Workplace Bullies: An Employer's Duty to Respond
September 2020 - 2 min read
The importance of a prompt and meaningful investigation into a workplace complaint was highlighted in Bassanese v German Canadian News Company Limited. An employer was ordered to pay $50,000 in aggravated damages for failure to properly respond to an employee’s behaviour.
Heidi Bassanese worked in an administrative position for approximately 19 years with GCN, a company that distributed German magazines and newspapers. At the time of her dismissal, she was 73 years old.
Bassanese alleged that Dhanani, an accounts receivable clerk at GCN, was abusive, harassing and unprofessional towards her over a substantial period of time. From April 2018 onwards, Bassanese reported her concerns to the President of GCN, Chris Perske. Perske acknowledged the email and stated he'd let the HR person know.
After no action was taken, Bassanese continued to follow up, writing on May 15, 2018 to Perske:
"I am writing to you again to let you know that I am at my wit's end and would like some sort of action to take place. I do not deserve to work in an environment where people are allowed to constantly yell and say inappropriate insults to me. Please look into this matter."
Their final correspondence was on May 28, 2018.
On June 21, 2018, Bassanese alleged that Dhanani slapped her across the face three times. Bassanese complained to GCN's managing director and filed a police report. Her employment was terminated the same day with Bassanese, alleging that this was a result of retaliation for the complaint.
After commencing litigation, GCN failed to file or serve a Statement of Defence and was later noted in default. The decision concerned Bassanese's entitlement to compensation in lieu of notice and damages against GCN.
The Court referenced the Bardal factors, considering the nature of Bassanese's employment, length of service, age at the time of termination and the availability of similar employment (Bardal v. Globe & Mail Ltd., 1960 CanLII 294 (ON SC)). Bassanese's age in relation to her reduced employment potential was highlighted, with a finding that 19 months' salary in lieu of notice was appropriate in the circumstances as well as 10% of salary for employment benefits. The Court also awarded $15,000 for assault and battery, recognizing GCN's vicariously liability.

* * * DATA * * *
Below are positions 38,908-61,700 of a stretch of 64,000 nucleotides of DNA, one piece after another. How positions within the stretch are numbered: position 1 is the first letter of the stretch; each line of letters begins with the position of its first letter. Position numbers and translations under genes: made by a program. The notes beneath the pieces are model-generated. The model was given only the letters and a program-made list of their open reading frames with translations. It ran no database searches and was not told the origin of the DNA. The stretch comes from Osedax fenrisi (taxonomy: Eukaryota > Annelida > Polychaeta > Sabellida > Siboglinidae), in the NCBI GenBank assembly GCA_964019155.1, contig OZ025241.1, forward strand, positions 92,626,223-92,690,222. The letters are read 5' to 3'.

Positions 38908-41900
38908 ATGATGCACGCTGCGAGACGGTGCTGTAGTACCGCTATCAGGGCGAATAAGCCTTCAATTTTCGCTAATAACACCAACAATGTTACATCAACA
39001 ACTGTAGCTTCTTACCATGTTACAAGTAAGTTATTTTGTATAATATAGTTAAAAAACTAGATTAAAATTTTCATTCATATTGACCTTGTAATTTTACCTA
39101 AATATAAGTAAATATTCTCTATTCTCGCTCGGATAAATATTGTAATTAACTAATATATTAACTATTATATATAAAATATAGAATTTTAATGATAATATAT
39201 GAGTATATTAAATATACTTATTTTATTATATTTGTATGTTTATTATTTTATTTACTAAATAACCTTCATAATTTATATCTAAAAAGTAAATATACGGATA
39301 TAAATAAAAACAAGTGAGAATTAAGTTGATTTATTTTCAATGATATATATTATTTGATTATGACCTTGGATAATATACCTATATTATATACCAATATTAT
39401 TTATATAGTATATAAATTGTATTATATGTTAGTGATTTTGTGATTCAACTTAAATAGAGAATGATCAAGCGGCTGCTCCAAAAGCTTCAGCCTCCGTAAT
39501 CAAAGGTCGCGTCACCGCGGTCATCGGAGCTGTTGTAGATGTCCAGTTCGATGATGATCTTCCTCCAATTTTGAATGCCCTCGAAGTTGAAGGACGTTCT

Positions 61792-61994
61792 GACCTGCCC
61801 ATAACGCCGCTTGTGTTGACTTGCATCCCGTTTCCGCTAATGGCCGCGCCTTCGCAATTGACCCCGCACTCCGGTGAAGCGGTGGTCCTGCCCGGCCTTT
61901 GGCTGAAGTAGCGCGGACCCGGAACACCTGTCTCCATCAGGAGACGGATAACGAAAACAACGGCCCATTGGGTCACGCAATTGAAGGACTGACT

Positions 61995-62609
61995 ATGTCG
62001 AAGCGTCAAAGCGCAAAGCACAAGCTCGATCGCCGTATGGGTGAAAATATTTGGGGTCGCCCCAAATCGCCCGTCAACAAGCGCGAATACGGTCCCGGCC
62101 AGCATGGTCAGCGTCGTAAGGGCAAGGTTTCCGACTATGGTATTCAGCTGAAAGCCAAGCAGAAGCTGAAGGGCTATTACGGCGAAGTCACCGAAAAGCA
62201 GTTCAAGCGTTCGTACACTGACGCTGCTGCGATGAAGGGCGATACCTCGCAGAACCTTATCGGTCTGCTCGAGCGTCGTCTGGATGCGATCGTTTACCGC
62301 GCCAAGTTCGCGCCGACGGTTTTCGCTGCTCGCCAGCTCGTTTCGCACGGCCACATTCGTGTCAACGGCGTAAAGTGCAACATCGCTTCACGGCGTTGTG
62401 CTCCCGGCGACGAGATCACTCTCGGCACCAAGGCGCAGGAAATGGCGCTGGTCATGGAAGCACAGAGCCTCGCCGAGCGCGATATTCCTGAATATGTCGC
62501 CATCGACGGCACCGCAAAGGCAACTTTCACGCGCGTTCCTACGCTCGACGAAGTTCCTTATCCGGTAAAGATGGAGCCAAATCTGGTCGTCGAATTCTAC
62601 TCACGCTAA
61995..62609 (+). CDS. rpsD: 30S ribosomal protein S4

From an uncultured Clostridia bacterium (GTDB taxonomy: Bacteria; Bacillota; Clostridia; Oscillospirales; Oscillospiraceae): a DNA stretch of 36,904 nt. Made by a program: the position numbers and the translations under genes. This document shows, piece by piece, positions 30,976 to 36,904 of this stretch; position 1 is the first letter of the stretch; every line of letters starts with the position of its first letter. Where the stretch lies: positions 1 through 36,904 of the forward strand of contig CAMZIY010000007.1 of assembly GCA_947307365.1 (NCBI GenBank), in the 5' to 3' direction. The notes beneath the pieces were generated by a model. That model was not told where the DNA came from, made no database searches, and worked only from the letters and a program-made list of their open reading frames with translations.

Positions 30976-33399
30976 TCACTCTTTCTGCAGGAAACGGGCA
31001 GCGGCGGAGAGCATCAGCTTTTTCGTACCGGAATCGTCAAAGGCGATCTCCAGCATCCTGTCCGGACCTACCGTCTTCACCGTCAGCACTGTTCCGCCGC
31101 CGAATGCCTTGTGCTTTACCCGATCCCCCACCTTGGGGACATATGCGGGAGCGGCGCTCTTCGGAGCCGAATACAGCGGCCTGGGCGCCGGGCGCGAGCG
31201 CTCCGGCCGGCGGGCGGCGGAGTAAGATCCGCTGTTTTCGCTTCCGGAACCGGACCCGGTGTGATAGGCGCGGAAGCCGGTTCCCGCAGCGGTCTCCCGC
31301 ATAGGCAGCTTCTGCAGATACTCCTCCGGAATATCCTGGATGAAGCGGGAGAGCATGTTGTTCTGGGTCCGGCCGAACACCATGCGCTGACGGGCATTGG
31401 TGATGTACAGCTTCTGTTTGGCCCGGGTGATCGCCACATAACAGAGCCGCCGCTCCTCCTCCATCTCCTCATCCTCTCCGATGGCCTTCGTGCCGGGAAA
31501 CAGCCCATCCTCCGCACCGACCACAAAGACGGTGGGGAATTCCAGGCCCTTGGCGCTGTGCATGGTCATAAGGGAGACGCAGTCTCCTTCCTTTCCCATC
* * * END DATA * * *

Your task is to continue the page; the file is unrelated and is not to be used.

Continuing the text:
Of most interest here was the Court's award of $50,000 in aggravated damages. The Court reiterated that aggravated damages are intended to compensate the plaintiff "for additional harm caused to the plaintiff's feelings by reprehensible or outrageous conduct on the part of the defendant" (citing Whiten v. Pilot Insurance Co., 2002 SCC 18 ("Whiten"), at para. 116). The Court explicitly acknowledged GCN's neglect in failing to launch an investigation into Ms. Bassanese's complaint, with the award due to "Bassanese's heightened frustration and anxiety as the work environment became more toxic".
Takeaways for Employers
Employers have a duty to create and maintain a workplace free of discriminatory harassment under the Alberta Human Rights Act and the Occupational Health and Safety Act. It is not enough for employers to acknowledge receiving a complaint and offer assurances that it will be dealt with without taking timely action.
As demonstrated by this decision, a failure to respond to an employee's allegations and subsequent failure to investigate any such complaint can result in significant consequences for an employer. Employee complaints should be taken seriously and appropriately investigated; responses must be prompt, and a meaningful investigation should be conducted. Contact a member of Field Law's Labour + Employment Group if you have questions.